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Some finance recommendations for activists

May 1, 2022

I have seen some confusions recently on twitter regarding university finances. Here are four recommendations:

  1. Avoid using sector aggregate figures to make your arguments
    The sector is very uneven both in terms of size of institutions and in financial performance, make sure you are familiar with your institution and how it fits into the sector.
  2. Avoid using figures for “reserves” when you mean cash
    In accounting terms, “reserves” does not mean cash. Cash is included in reserves but that is because reserves names the excess of assets over liabilities: that the institution owns more than it owes. If it didn’t have reserves it would be insolvent. But its assets include buildings and land, which can dominate the reserves figure.
    It is a confusion that crops up regularly and is often associated with right-wing arguments about the sector being “awash with cash”. If you want to talk about cash, use the figures for cash – but bear in mind that it is good management to hold significant levels of cash or other liquid assets to manage the day-to-day running of the organisation. Universities are large and have large outgoings!
  3. Revolving Credit Facilities (RCFs) are like overdrafts …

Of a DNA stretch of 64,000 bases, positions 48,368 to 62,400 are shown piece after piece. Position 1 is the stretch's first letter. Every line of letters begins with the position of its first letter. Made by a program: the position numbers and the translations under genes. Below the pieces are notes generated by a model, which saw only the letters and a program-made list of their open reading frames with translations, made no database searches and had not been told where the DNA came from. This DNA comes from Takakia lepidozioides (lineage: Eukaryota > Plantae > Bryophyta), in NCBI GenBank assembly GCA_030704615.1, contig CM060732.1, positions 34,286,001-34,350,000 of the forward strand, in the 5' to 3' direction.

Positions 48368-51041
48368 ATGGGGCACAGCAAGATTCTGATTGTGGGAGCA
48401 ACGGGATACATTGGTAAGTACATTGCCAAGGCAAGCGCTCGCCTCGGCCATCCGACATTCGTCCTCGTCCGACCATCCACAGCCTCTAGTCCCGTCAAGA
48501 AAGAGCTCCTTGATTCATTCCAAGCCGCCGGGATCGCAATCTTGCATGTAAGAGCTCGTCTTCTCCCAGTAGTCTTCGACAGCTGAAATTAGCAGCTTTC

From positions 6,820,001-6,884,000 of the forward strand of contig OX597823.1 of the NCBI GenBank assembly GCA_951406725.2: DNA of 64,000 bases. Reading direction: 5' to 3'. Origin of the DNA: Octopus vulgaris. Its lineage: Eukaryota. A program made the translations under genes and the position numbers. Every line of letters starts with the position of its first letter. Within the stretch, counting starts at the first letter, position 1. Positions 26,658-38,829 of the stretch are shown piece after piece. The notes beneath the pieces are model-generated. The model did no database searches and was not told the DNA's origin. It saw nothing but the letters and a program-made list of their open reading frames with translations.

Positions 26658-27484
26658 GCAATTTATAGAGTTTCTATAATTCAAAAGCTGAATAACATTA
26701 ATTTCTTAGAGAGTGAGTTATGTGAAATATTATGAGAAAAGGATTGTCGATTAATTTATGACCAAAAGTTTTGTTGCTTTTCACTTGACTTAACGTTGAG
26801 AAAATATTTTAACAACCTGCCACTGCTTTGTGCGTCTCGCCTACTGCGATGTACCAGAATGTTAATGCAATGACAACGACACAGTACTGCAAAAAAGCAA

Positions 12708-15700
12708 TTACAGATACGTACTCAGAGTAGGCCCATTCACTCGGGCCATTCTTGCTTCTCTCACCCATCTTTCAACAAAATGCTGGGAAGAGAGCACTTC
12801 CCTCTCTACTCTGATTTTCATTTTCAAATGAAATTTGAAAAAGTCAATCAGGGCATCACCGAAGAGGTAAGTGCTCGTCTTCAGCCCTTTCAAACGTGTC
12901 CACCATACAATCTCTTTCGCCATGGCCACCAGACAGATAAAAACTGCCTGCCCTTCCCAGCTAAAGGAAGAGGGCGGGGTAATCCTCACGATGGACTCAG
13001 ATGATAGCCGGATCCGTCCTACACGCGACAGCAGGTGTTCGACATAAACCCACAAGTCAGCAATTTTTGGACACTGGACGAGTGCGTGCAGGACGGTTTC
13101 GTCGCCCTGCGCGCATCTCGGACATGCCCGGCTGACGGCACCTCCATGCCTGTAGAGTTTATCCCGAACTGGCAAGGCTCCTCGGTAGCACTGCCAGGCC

If you have one, you aren’t necessarily planning to use it.
    It provides extra headroom or is there for an emergency. Universities might simply be using it in their “liquidity” calculations to assure OfS that they have sufficient resources to cover 30 days of expenditure – falling below that level is a “reportable event” – and never intend to use it.
    That your institution negotiated one, but haven’t used it, is not per se a sign of bad management.
  4. Avoid confusing one-off costs with recurrent costs
    There is a clear difference between spending £1million on a one-off purchase and an annual outgoing of £1million.
    Your management may not always present the difference between such items in a very clear way, particularly when they have a certain narrative they wish to present or when they need to hit targets or covenants.
    One to be wary of is “vacancy savings”. Are these higher because of a recruitment freeze? Are these one-offs or recurrent savings? Technically, the former; they would only become recurrent savings, if the posts are made redundant.
    A management highlighting a certain level of vacancy savings may want to convey discipline to governors or lenders, but it can mask issues of sustainability: it isn’t a way to address persistent deficits. If there is an underlying deficit of, say, £2million, you shouldn’t be confident because they covered that through a recruitment freeze this year. And that’s solely from the numbers perspective: before you consider the implications for workload …

There are a few resources on this site for thinking about university finances. There is also a blog and recorded seminar for UCU on getting started with university accounts and “challenging the financial narrative”.

If you want more help, please get in touch.

I have worked with more than 40 UCU branches over the last few years to help with negotiations. Get in touch for details.

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